What is a Christian? part 8

What is a Christian? part 8

The Christian, however, is not simply a person who has turned from sin; he is a person who has turned to Jesus Christ in faith. The Bible says, “For by grace are ye saved through faith; and that not of yourselves, it is the gift of God: Not of works, lest any man should boast” (Ephesians 2:8, 9). When a person turns from something, he either does it because he has already turned to something or because he wants to turn to something. The sinner does exactly that. He turns from sin to holiness; from self to the Savior. Repentance is turning from and faith is turning to. Repentance and faith are two sides of the same coin. Repentance is the negative aspect and faith is the positive aspect. You may be sure that a person has not truly believed unless he has repented; nor has a person truly repented unless he has believed on Jesus Christ.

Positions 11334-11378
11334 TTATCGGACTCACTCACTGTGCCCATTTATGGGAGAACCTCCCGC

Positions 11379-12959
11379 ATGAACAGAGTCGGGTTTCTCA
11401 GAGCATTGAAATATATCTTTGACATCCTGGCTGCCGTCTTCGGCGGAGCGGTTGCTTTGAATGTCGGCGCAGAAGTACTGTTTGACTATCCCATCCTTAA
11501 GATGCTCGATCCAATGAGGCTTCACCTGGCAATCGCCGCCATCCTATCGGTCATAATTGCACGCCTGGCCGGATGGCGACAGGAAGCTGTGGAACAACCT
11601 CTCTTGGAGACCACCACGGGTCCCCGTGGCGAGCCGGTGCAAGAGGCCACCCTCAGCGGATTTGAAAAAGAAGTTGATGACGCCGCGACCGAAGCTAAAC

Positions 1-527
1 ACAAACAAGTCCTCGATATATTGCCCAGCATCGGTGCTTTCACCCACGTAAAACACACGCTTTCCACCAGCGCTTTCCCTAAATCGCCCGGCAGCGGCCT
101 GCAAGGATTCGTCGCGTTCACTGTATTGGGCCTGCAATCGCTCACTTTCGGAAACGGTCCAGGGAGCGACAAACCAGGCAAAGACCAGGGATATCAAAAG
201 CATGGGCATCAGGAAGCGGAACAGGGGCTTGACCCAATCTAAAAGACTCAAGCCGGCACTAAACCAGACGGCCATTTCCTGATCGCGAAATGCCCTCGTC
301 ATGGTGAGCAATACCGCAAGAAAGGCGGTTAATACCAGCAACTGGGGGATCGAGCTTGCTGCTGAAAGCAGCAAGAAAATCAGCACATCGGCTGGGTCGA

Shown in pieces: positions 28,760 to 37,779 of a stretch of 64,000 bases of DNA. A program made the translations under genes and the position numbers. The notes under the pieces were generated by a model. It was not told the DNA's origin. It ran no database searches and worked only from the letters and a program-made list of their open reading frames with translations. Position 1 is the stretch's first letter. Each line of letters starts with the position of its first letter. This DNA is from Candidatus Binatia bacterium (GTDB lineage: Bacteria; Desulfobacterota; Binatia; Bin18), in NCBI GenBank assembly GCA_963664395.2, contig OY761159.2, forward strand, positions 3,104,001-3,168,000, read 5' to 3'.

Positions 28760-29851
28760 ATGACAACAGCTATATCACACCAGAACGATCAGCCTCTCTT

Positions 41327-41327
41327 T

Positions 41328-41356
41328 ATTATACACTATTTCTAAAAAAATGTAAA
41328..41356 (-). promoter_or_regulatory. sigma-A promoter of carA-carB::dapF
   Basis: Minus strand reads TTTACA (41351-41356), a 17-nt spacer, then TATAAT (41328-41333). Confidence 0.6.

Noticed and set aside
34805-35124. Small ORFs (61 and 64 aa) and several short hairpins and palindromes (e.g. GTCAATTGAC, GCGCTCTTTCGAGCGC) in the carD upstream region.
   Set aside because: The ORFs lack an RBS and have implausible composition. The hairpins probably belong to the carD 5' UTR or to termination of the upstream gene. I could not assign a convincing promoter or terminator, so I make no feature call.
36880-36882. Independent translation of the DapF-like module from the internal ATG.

What does it mean to believe on the Lord Jesus Christ? Well, believing on the Lord Jesus Christ means to trust in or rely upon Christ alone for salvation. The Bible declares, “He that believeth on the Son hath everlasting life;” “He that believeth on him is not condemned” (John 3:36; John 3:18). Notice the words “believeth on”—not simply “believeth in.” To believe on involves reliance upon; it involves resting your weight on Christ. It involves commitment to Jesus Christ. Commitment is the crowning element of saving faith. Commitment is simply a giving of oneself to Jesus. This is well illustrated in the physical realm when a patient actually submits to the operating surgeon by undergoing an anesthetic, thus literally putting his life into the doctor’s hands. So, also, when a sinner puts himself into the hands of the great physician, Jesus Christ, calling upon him to heal him of the deadly disease of sin, he trusts the Savior and the Savior alone for salvation. This is the exercise of saving faith; and all degrees short of the element of commitment are not saving faith. I shall not be delivered from the wrath to come by believing simply that his atonement is sufficient; but I shall be saved by making that atonement my mist, my refuge, and my all. The pith, the essence, of saving faith lies in this—a casting of myself on Jesus Christ. It is not the life buoy on board the ship that saves the man when he is drowning, nor is It his belief that It is an excellent and successful invention. No! He must have it around his loins or his hand upon it or else he will sink. Thus it is with saving faith. We must actually commit ourselves unto Jesus, body, soul, and spirit.